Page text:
Leaving Bangalore with a heart full of regret was not the way she planned to do this. She had wanted to smile and kiss cheeks, and wave goodbye with her head held high. Instead she was sobbing into her husband Michael’s arms, and breaking her parents’ hearts into a million pieces. After two weeks in India, she and Michael were heading home to Australia. Her parents were not.
Was it only yesterday that Ruthie and her mum had sipped tea in the Tamarind Tea Room? The fragrance of crushed cardamom pods and ginger was still fresh in her mind, if not her taste buds.
Watching her mum carefully pour the sweet milky tea had been like re-living a childhood memory. Hadn’t her mum always made her feel better when she felt sick?
Stepping into the taxi for Bangalore airport, Ruthie slumped against the open window and waved goodbye one last time. What a coward she had turned out to be. Gail and Max were the ones who had dedicated their retirement years to run the Good Shepherd Orphanage outside Bangalore. Here in the lush green sugar cane fields, they now had a beautiful new family. Brown eyed with lashes long enough to make any teenage girl covet, Ruthie too had fallen in love with these treasured babies. Yet, something bitter-sweet was curling up around her.
Six months into their four year term her parents were adjusting to the heat and pungent smells of the subcontinent. They worked long hours with dignity and compassion. A visit from their only daughter should have been an injection of delight. Now here she was crying like a baby, not knowing when they would be together again. Furlough wasn’t for 3 ½ years!
By then, she would be…….someone else!
“It’s ok” Michael smiled, trying to encourage. “There’s email, skype…..”
“I know. I just wish I didn’t feel so angry. This is not how it should be. They should be back home, with us. I need them too. I need them more!”
“What’s that?” she asked of the package on the back seat beside them. She hadn’t noticed it among their baggage.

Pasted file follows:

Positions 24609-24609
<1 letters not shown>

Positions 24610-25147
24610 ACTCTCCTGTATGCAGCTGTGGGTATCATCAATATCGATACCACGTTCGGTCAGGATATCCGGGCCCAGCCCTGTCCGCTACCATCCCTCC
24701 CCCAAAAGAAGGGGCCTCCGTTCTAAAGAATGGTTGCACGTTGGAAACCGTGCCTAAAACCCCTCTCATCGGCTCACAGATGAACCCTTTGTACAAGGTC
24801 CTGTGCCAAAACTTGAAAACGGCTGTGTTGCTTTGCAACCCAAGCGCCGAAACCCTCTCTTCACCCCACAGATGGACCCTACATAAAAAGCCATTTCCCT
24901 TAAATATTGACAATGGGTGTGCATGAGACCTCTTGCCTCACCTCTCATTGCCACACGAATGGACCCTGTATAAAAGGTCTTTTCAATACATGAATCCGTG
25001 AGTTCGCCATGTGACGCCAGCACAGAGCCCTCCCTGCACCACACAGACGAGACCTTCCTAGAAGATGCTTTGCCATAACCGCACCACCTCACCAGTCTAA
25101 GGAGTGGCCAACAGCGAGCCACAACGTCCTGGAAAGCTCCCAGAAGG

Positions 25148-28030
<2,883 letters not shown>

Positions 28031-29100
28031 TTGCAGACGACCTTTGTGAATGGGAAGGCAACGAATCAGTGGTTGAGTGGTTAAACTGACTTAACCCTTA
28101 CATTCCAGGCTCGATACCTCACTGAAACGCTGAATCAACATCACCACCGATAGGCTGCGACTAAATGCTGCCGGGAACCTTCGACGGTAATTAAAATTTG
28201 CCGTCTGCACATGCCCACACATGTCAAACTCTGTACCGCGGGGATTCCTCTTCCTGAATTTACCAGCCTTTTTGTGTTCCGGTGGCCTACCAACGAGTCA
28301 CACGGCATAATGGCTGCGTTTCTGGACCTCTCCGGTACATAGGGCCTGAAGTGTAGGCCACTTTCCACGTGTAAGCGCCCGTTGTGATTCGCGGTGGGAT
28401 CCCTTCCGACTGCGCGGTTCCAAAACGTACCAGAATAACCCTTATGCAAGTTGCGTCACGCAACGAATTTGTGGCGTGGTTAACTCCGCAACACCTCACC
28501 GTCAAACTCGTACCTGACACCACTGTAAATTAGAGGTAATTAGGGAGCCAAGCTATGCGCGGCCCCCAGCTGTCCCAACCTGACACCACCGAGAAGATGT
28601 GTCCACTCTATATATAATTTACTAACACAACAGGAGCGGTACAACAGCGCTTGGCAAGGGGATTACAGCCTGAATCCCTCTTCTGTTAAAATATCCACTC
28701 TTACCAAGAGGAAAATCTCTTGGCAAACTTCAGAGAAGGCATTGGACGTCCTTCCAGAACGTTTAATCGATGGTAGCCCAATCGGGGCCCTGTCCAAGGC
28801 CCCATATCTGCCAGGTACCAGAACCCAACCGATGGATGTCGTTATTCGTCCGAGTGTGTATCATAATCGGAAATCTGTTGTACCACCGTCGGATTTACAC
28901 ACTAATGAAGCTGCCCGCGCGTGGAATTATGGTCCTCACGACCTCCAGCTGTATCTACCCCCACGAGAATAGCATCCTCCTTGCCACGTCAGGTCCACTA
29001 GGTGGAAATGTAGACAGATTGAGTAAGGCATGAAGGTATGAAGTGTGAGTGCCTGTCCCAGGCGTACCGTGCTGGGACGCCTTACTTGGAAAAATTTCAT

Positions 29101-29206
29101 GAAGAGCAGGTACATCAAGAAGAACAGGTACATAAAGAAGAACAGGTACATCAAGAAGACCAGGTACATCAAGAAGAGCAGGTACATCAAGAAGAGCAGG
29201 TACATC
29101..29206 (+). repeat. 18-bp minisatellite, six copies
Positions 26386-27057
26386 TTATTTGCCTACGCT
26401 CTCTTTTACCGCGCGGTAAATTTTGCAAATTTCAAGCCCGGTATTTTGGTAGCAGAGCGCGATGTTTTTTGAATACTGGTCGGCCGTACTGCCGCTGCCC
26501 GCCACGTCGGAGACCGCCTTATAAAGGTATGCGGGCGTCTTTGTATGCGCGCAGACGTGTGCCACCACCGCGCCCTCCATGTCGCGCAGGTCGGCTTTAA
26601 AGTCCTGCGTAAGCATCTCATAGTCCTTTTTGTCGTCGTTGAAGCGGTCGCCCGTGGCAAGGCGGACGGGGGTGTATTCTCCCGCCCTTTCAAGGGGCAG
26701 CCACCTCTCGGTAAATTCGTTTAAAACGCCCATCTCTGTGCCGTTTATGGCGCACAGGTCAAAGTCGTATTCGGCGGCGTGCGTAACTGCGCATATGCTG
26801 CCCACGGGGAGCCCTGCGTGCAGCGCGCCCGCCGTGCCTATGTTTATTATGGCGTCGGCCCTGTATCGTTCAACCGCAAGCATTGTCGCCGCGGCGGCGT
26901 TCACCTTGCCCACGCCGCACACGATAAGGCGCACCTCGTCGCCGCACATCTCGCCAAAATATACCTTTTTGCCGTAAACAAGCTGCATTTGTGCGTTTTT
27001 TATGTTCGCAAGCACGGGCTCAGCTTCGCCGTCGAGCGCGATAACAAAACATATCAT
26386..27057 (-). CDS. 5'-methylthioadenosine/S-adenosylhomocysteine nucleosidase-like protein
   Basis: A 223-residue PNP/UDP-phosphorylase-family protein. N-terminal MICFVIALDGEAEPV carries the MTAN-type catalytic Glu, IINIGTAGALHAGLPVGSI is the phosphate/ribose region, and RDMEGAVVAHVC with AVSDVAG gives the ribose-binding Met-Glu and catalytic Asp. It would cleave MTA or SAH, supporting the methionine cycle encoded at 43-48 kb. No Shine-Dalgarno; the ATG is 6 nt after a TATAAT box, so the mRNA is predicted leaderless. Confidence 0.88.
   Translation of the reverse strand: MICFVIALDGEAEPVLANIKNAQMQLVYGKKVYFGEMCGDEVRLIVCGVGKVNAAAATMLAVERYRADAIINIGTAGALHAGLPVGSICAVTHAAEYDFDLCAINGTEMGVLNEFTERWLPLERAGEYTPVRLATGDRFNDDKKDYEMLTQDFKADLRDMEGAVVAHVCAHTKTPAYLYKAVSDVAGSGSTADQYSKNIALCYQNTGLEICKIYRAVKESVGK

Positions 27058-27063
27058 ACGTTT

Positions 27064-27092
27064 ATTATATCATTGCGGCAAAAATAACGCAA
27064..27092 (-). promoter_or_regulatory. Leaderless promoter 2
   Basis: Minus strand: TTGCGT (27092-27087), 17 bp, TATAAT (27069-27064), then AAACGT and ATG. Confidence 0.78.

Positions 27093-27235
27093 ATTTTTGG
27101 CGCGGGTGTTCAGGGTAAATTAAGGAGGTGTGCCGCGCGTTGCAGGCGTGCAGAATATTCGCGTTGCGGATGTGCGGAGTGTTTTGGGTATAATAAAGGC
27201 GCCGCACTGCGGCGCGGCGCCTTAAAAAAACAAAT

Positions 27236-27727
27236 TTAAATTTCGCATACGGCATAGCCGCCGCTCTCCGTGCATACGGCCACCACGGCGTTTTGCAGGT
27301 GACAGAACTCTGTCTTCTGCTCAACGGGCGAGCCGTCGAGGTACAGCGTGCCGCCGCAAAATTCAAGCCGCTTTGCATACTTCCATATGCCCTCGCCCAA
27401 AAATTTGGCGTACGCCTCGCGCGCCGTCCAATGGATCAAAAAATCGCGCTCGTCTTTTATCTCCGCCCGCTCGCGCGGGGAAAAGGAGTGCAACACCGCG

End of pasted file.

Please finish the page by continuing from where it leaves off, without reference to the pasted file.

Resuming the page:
“A souvenir from your mum.”
Fat tears plopped onto her lap as she contemplated the box.
“She wanted me to give it to you when you had stopped crying,”
he said, arching his brows. “Have you stopped crying?”
She sniffed, nodding. “Can I open it now?”
The cardboard box was dotted with tiny elephants. Where had she seen that pattern before? Gently Ruthie peeled away tissue paper to reveal a brass teapot.
“From the Tamarind Tea Room!” she remembered examining the familiar looking pot. “They had these in the front window.”
Lifting the hinged lid, Ruthie peered inside, and pulled out a coiled paper. Recognizing the handwriting she began to read.
My darling Ruthie,
I know you are crying. So am I. But I am laughing too! Your visit has made me so happy. I still can’t believe you and Michael are going to be parents. And me a grandma! And don’t get me started on how excited your dad is. God is so good! There is so much to thank Him for. And these twins you are carrying are so precious to me I can hardly wait.
You will be the best mummy!
You must know that nothing would make me happier than to be with you when these babies arrive.
It hurts to know we won’t.
I want to share with you something that has helped me deal with the heartache of not being there for you.
Trust in Him at all times, O people; Pour out your heart before Him; God is a refuge for us. Psalm 62:8 (NASB)
Your father shared that verse with me just before we left Australia. I was feeling very sorry for myself. How could I leave knowing you were facing more IVF treatments?
I had to sit somewhere quiet and pour out my troubles to God. All of them. And then, leave them there.
There is no one better to carry them. He is the one to turn to for refuge, and somewhere safe to cry.
So go ahead and cry my baby. It’s ok. Take your troubles to your heavenly Father, and pour them out there.
Then sit and have a refreshing cup of tea.
And I will do the same, and think of you
Smiling through tears, Ruthie looked up at Michael who was winking right back.
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